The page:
Quality housing for tenants with few choices

Property developer offers affordable alternatives

At a recent forum on problem housing, a McCauley resident recalled how she’d come home to her rental unit to find a notice that it was being closed. She was being evicted, through no fault of her own.

It’s a familiar story for Ken Mcleod, a local housing developer. He’s converted several large houses into suites to fill a need for those with little choice.

“That’s the premise,” explained Mcleod. “People on fixed or supportive income only have so much to work with. I provide housing alternatives so we can make it a little more affordable for people.”

The suites, most within walking distance to shops and LRT stations, are located between Chinatown and 118 Avenue. Because they’re built inside houses, they appeal to his clients’ leanings.

“People want that—a homey feel with a yard, an exterior entrance,” said Mcleod.

His most recent project is a three-storey house on 115 Avenue with four suites and a finished front yard. Work is being completed in the backyard. Another renovation involved an engineer to add head height for a basement suite, and another house has a new boiler system.

“It has new electrical, plumbing and heating, windows, insulation, and drywall. The newer boiler system, which has heat lines running under the floors, gives every suite complete control over their own heat, compared to the original furnace that was controlled by one person for the whole house,” said Mcleod.

He’s had to gut many houses completely to get the quality he wants—self-contained units with a bathroom and kitchen.

What gives his company, Mcleod Properties, an edge is not only the quality but a solution-based alternative, mostly to men either in transition or on assistance. A common example is a single working male who is either looking for work or between jobs. While his background is architectural technician, he said he sees his work as a form of ministry.

“I’m sitting on the edge of the desert and I provide a house for people coming out of the desert,” he said. “We’re trying to provide an environment that is safe and secure and quiet and feels like a home for people.” 

Mcleod started by buying rental houses. Then 15 years ago, he began a men’s home to help them transition into a private space. It started as a kind of recovery house, offering men with addiction problems a place to stay.

“I was the guy who could help them out because I was in the rental business anyway,” he recalled.

It has since become lodging for men who can’t work for medical reasons. They get a room and meals, but also rules—men only and there’s no smoking, drugs or alcohol.

It fills a need, said Mcleod.

“I have people come to me who are on assistance, saying they’re being turned down for accommodation.”

His company’s clients are not exclusively male or single, and he gets calls from agencies who need reliable, affordable housing. In co-operation with one agency, he’s provided accommodation for two single mothers.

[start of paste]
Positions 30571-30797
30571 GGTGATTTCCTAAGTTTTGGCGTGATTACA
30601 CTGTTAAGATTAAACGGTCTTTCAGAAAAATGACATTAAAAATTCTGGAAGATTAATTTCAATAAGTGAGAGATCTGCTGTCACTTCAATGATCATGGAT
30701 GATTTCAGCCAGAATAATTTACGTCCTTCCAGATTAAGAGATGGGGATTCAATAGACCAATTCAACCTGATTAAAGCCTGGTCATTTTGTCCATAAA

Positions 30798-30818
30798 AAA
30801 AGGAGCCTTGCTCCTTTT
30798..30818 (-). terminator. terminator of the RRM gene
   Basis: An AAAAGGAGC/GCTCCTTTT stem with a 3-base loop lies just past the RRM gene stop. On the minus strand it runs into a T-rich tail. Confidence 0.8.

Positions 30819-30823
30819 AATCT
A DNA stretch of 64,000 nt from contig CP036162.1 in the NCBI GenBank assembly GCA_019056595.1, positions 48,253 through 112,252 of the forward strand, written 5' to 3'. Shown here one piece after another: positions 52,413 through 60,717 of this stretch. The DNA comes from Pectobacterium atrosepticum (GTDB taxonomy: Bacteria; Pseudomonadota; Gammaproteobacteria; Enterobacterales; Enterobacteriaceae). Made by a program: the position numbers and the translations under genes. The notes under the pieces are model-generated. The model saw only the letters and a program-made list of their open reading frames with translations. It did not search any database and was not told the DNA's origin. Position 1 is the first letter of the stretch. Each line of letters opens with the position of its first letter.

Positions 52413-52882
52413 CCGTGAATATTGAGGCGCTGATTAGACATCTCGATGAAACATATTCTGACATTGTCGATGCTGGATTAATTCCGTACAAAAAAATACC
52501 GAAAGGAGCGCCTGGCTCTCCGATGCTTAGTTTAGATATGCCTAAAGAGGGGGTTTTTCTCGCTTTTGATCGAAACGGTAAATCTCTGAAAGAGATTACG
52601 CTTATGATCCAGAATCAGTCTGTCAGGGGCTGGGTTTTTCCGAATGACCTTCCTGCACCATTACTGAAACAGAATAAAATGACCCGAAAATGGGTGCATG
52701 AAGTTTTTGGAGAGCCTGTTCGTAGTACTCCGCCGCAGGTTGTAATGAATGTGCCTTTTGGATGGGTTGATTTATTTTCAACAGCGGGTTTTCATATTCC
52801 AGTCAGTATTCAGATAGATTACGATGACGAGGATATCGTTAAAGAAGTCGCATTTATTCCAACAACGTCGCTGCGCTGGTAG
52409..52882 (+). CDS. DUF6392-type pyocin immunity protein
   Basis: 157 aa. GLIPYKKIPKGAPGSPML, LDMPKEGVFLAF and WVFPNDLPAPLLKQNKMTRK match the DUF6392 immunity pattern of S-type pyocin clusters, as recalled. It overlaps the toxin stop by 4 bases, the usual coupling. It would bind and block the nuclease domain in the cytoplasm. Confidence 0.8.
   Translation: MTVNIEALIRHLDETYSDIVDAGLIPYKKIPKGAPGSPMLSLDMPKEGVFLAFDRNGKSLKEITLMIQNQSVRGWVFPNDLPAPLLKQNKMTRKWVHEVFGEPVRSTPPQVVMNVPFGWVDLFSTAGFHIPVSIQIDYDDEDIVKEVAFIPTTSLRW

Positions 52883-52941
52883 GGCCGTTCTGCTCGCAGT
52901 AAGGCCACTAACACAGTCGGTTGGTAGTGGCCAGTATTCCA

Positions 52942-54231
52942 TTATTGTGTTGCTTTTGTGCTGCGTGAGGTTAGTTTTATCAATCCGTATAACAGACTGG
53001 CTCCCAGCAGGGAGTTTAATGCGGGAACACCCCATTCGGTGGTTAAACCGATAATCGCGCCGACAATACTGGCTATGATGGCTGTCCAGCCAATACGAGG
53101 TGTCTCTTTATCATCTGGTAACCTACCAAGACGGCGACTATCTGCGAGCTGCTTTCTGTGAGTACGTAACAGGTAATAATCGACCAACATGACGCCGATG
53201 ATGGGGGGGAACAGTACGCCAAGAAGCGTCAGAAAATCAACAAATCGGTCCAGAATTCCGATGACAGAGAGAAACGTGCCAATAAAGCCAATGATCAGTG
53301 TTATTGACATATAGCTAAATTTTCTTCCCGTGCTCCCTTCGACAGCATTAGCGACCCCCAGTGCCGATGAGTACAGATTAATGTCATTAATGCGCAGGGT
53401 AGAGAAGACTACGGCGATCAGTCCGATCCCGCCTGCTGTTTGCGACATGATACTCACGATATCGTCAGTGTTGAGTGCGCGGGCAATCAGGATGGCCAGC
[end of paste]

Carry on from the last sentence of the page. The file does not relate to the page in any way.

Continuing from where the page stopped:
Another organization, Homeward Trust, works with housing agencies, property managers and landlords under their Housing First program toward the goal of eliminating homelessness in Edmonton. They work with self-contained units only, so reliable landlords are essential.

“Landlords who are developing relationships with us and being part of the team have been critical to the success of Housing First program,” said Susan McGee, Homeward Trust CEO. “If they’re not committed to reaching out to the agency and working with them, we can’t work with them.”

When it comes to city-wide neighbourhood development, it’s important to have a planned approach. And with affordable housing, the aim is inclusion.

“It’s important to have a variety of residents—students, young families, single people,” explained McGee. “It’s great to hear when a landlord is able to create affordable housing. It creates diversity.”

She’s aware there are some concerns with low income housing and said there’s an increasing demand for secondary suites to add to Edmonton’s housing stock. But it needs to be done with health and safety in mind.

“If housing isn’t well managed and healthy, it doesn’t contribute to somebody’s stability,” she said.

Mcleod Properties helps tenants with things like furniture or pointing them toward social agencies. At times, support is in the form of work.

“As much as possible I’ll try to provide a little work for some individuals, whether it’s cutting lawns, painting fences, or shoveling snow,” said Mcleod.

Operating rental properties means adhering to regulations and being hands-on helps.

“No community wants poorly-run rental units … as a landlord I realize that and try to be on good terms with folks in the neighbourhood, and try to keep the properties looking presentable.”

Two years ago, he bought and renovated an apartment building near Chinatown because there was a need in that area.

“It’s what I like doing. It gives you a chance not only to have a job, but you’re actually helping people.”


Featured Image: Ken Mcleod is a local housing developer who provides affordable housing options. | Rebecca Lippiatt

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